Faceback

Take the [please!] newest, most naive form of sharing personal news and information, let it be a for-profit business and just for kicks, make it the most profitable non-product the world has ever known. What would you get?

On the one hand, the company wants to curtail the spread of disinformation across its site. At the same time, it wants to avoid alienating the groups and candidates who depend on its platform for fund-raising and organizing. So in trying to find a way to please everyone on the issue, Facebook has managed to please no one.

The social network has now become an outlier in how freely it lets political candidates and elected officials advertise on its platform. While Mr. Zuckerberg declared last month that Facebook would not police political ads, Twitter said it would ban all such ads because of their negative impact on civic discourse. On Wednesday, Google said it would no longer allow political ads to be directed to specific audiences based on people’s public voter records or political affiliations.

Part of our own vulnerability rests within an inability to understand simple words like ‘sharing’, and reluctance to engage with non-simple contracts like the many we would rather click agree to and just get back to posting our favorite stuff. More on all of this soon, but we’re really staring into the abyss here without noting the swirl. We hear the sound, but not its signal; can do steps but are not invited to the dance.

Thumbs up!

Tenther limits

Apparently, the 10th Amendment Sovereignty Movement is all well and good until it begins to effect air pollution requirements:

Because of California’s historical air pollution problems, the federal Clean Air Act gives California the right to establish stricter guidelines than the federal government — so long as it gets a waiver from the EPA. The Obama administration granted the state such a waiver on greenhouse gas emissions from cars, although the state and federal governments wound up agreeing on a joint plan to reduce carbon emissions by about 30 percent by 2025.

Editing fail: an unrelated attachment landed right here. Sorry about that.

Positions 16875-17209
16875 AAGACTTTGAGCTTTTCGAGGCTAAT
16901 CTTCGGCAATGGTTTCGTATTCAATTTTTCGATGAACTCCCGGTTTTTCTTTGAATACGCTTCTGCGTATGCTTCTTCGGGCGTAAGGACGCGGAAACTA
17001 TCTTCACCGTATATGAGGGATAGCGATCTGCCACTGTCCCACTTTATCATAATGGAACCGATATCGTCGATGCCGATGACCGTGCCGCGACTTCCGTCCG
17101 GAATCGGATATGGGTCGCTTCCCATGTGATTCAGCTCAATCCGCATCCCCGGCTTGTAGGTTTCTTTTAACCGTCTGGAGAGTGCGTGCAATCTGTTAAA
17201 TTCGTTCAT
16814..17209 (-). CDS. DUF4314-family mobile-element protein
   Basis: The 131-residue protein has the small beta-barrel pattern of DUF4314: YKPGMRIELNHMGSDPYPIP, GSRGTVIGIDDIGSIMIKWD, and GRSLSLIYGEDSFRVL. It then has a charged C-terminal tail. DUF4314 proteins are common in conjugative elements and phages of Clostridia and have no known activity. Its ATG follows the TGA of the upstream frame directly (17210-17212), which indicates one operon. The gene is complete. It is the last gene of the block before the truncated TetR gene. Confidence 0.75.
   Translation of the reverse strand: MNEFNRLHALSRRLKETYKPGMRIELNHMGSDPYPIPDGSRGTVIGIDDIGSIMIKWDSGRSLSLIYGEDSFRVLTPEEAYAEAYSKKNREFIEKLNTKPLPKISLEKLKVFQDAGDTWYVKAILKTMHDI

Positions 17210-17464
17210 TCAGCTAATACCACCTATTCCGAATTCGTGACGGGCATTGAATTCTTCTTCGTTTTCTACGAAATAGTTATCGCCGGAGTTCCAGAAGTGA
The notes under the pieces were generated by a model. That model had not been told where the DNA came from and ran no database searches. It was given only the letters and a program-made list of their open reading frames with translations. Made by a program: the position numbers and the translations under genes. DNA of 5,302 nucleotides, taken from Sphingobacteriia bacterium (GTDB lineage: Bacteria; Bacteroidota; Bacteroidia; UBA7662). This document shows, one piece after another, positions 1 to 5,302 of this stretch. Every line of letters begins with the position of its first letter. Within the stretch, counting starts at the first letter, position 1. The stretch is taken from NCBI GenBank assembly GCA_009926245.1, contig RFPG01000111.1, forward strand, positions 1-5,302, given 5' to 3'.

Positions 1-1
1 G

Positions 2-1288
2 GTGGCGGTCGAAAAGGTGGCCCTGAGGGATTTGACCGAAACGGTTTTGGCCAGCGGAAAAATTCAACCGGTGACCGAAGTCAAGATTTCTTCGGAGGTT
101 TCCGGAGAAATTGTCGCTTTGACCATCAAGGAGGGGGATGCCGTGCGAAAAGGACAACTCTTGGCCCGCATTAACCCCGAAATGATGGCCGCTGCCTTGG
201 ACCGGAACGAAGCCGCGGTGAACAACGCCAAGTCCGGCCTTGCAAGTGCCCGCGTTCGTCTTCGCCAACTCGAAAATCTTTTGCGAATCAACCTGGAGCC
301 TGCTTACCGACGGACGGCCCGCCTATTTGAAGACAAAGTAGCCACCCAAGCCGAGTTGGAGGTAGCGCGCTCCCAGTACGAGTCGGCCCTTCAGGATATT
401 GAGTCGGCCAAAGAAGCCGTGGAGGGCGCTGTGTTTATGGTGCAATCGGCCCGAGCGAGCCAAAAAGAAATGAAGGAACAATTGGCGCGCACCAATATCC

Almost from the day he took office, though, Trump has vowed to roll back the Obama standards, and laid plans to revoke California’s waiver.

That prompted California in July to engineer a major coup: Ford, Honda, BMW and Volkswagen cut a deal with Newsom and the California Air Resources Board to reduce carbon emissions at a far swifter rate than the Trump administration wants. The deal represents a compromise on the original Obama standards by giving the automakers an extra year, until 2026, to meet the climate change targets.

Newsom later announced that Mercedes Benz is on the verge of agreeing to the same standards as the other four companies.

The announcement reportedly infuriated Trump. Earlier this month, lawyers for the EPA and the federal Department of Transportation sent a letter to Air Resources Board Chairwoman Mary Nichols, saying the deal with the automakers appears to be “unlawful and invalid.” Separately, numerous media reported that the U.S. Justice Department had launched an antitrust investigation into the four carmakers’ participation in the deal.

Let’s make sure to stipulate just what we’re talking about here – the ability of the nation’s largest state to reduce carbon emissions. Civil right, gun control, healthcare, and voting standards must all be subservient to the wishes of purity-driven state governments.

Reducing carbon emissions and protecting people, the environment, companies and the Clean Air Act itself is a bridge too far.

Afford to do, afford not to do